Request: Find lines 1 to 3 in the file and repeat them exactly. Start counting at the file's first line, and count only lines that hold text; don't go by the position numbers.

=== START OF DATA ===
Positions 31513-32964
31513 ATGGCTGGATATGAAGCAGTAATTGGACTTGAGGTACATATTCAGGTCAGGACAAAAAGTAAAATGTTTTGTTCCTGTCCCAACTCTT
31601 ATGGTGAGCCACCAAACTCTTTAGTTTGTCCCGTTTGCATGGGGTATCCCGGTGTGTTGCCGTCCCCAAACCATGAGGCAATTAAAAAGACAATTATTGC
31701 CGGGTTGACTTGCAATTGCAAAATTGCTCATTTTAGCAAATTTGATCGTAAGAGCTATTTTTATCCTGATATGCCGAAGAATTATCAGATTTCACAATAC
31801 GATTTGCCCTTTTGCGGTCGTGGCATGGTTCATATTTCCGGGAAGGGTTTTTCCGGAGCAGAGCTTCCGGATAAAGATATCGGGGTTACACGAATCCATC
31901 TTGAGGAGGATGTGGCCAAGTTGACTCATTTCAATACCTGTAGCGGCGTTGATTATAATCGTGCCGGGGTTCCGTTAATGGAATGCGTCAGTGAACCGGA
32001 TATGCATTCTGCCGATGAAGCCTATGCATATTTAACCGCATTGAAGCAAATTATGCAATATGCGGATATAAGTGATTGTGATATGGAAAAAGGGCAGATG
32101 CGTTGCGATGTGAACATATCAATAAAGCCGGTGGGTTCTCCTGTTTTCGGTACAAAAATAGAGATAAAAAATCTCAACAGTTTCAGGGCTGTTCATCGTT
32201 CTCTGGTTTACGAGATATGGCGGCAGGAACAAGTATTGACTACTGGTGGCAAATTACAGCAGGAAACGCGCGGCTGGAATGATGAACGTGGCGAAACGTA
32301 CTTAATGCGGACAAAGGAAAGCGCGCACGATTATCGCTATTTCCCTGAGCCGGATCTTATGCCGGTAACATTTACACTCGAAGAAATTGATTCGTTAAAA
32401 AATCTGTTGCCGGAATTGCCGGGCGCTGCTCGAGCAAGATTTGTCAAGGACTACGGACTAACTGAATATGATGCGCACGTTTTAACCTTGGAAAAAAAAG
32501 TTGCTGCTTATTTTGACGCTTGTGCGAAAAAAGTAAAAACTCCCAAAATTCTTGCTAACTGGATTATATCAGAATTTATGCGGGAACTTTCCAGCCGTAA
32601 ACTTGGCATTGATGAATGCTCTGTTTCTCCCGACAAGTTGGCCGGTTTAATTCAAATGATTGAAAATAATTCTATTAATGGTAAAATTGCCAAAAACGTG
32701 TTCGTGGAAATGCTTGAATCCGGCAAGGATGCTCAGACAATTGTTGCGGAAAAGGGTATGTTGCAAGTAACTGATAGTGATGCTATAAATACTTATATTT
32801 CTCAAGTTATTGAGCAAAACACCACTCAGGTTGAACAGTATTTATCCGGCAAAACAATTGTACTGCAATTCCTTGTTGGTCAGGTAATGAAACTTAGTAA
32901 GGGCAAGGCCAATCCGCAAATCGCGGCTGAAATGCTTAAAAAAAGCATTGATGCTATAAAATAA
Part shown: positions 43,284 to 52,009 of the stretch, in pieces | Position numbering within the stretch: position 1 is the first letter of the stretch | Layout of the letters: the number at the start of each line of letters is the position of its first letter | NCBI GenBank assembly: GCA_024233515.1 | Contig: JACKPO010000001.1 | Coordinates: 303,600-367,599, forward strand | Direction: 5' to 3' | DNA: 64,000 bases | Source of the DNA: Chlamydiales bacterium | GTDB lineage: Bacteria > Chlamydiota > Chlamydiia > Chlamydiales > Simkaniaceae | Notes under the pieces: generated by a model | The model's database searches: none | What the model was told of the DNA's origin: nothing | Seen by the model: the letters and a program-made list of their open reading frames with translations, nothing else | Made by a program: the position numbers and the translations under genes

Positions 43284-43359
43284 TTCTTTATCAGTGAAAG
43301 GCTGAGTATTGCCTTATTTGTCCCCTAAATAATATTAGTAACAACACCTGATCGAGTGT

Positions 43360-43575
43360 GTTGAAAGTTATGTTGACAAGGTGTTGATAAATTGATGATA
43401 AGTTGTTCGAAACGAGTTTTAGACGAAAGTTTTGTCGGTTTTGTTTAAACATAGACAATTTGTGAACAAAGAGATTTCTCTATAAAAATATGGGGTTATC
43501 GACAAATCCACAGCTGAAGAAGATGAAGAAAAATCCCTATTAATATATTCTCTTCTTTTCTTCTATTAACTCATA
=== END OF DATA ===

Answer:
Positions 31513-32964
31513 ATGGCTGGATATGAAGCAGTAATTGGACTTGAGGTACATATTCAGGTCAGGACAAAAAGTAAAATGTTTTGTTCCTGTCCCAACTCTT
31601 ATGGTGAGCCACCAAACTCTTTAGTTTGTCCCGTTTGCATGGGGTATCCCGGTGTGTTGCCGTCCCCAAACCATGAGGCAATTAAAAAGACAATTATTGC